Wish I could give these “commandments” in order, but over the decades I’ve learned it doesn’t work that way. There are times, markets, and economies in which one will jump to the top in importance with the exception of this post’s highlighted commandment. I consider this one to be universally important and useful in any market and under any circumstances. To give it short shrift is to court disaster, often unknowingly. I know, ‘cuz I’ve see me do it — and with disastrous results.
“The investor should know ALL their options, at any given time during the execution of their overall plan.”
Most investors violate this one repeatedly, most of the time sans intent. Problem is, as I’ve said on these pages dozens of times, it’s plainly impossible to find the answer to a question we don’t know to ask. Even the Information Age hasn’t figured that one out. I’ve paid the price for this commandment’s violation countless times in younger days. We read a book or go to a killer seminar that blows our socks off: “Alrighty then, I’ve now filled in all the gaps. Time to build my retirement empire!”
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A Couple Examples I’ve Seen Sadly Repeated
Investors who’re positive they know the applicable rules to their delayed tax deferred exchange. They read a book, even sat through almost a whole hour webinar on the topic. They closed the sale on the property being relinquished shortly before Christmas. Doing the math, they calculate the closing on property(s) acquired should be no later than June 18th. As luck would have it, everything went smoothly, and the exchange closed the week preceding Memorial Weekend. Oops.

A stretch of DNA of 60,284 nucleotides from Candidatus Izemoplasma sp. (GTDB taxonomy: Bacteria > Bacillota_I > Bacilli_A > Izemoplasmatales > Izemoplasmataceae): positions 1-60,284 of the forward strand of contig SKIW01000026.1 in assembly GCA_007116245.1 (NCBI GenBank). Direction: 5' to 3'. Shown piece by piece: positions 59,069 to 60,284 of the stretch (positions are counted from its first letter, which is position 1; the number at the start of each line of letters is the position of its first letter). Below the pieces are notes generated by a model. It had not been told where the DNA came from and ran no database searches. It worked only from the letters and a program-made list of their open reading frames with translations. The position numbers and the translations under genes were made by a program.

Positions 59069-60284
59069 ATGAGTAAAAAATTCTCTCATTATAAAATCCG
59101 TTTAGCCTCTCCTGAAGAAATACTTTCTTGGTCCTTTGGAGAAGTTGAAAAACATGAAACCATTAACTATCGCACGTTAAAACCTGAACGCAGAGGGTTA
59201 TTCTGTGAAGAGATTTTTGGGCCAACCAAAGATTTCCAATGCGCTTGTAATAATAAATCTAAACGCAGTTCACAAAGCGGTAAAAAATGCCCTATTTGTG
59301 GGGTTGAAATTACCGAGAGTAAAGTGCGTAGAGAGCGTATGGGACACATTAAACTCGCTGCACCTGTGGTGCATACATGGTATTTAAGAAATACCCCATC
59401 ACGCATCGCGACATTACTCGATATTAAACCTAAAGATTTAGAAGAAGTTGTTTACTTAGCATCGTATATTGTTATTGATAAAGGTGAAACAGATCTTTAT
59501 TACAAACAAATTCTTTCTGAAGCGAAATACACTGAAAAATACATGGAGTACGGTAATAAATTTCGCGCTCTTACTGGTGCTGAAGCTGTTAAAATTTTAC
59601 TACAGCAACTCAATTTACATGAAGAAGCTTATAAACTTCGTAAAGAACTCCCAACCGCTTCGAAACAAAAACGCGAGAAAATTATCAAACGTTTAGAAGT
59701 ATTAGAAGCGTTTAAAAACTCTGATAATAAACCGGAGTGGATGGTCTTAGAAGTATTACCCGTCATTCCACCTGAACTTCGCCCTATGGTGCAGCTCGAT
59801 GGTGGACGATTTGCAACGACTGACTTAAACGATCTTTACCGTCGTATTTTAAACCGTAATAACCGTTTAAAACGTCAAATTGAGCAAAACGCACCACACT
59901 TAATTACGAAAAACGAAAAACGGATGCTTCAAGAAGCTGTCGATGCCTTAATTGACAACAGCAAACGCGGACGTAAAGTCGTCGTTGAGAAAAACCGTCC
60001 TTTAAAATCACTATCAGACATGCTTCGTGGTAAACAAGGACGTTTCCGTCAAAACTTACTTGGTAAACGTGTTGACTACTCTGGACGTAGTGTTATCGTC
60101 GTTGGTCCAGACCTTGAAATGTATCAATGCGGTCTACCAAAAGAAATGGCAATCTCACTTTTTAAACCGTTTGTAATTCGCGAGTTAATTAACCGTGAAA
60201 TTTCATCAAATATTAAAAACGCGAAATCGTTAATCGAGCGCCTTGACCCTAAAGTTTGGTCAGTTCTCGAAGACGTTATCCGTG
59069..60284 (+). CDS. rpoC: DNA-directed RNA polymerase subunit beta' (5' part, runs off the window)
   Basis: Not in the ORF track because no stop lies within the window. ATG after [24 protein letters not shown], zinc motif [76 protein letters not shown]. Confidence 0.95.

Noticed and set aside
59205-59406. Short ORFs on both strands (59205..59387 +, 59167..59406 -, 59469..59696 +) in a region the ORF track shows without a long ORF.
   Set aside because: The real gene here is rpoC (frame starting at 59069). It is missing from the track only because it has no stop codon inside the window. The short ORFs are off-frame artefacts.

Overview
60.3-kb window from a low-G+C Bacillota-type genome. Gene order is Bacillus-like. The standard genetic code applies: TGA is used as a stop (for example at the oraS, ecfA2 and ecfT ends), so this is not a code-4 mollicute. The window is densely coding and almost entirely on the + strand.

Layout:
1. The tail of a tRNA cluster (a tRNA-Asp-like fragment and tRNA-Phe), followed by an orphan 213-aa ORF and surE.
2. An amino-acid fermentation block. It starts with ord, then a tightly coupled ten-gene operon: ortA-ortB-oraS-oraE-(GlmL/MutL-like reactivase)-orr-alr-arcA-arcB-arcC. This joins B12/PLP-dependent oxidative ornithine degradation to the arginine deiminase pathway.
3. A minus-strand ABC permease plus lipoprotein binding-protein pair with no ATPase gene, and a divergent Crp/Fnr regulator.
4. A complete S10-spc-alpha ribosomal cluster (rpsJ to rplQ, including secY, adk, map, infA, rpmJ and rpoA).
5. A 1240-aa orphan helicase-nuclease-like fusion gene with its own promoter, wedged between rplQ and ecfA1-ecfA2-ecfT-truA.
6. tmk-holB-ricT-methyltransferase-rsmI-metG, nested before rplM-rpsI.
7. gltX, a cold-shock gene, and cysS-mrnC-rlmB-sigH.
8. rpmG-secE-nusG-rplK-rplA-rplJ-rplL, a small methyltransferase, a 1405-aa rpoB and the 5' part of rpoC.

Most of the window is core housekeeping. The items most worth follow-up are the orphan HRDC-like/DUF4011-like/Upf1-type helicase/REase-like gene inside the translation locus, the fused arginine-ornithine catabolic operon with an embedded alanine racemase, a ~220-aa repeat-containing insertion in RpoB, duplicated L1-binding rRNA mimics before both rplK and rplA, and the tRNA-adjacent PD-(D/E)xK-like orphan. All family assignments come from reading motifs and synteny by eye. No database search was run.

Though they complied with every single rule, both big and small, they missed a minor exception to the 180-day timeline. If the filing deadline for personal income tax returns comes before the 180-day timeline is finished, the tax return filing date becomes the new “drop dead” date for closing. Ignorance of that fact has ruined far too many tax deferred exchanges.
There are no do-overs.
The investor now owes whatever capital gains and/or depreciation recapture taxes that would’ve been deferred. No appeal; no “yeah, but”; no “but the dog ate my homework.” Writing a check to the IRS is what the investor will be doing.
Or how ’bout the investors who buy property in large part ‘cuz they love the idea of sheltering some of their income, which is high enough to have them paying at over a 30 percent income tax rate yearly counting state and fed tax hits? ‘Course it’s usually the same folks who think doing their tax returns with software is the thing to do. Who needs an experienced accountant well versed in real estate investing anyway, right? “They” wouldn’t allow this software to be sold if it wasn’t spot on, would they?
Turns out the investor makes too much money at work. He’s literally barred from taking ANY depreciation against his ordinary income if he earns over the stated amount — $150,000. Ironically, he learns this from his income tax return software while working on his return. 🙂 That has to be an “aw #%&@!” moment if ever there was one.
Allow Me to Tell on Myself
I made the switch from being a traditional house agent to being an investment brokerage owner in late 1976, my first brand new broker’s license landing in my mailbox in January of ’77. From mid ’76 through the beginning of 1980, I was attending dozens of seminars in and outta town. My mentors, all eight of ’em, were mentoring me within an inch of my life. That’s a bit over three years of intense learning, not to mention my on-the-job training happening daily. I was like a goldfish, though. You know, every three seconds, “Look! There’s a castle!” 🙂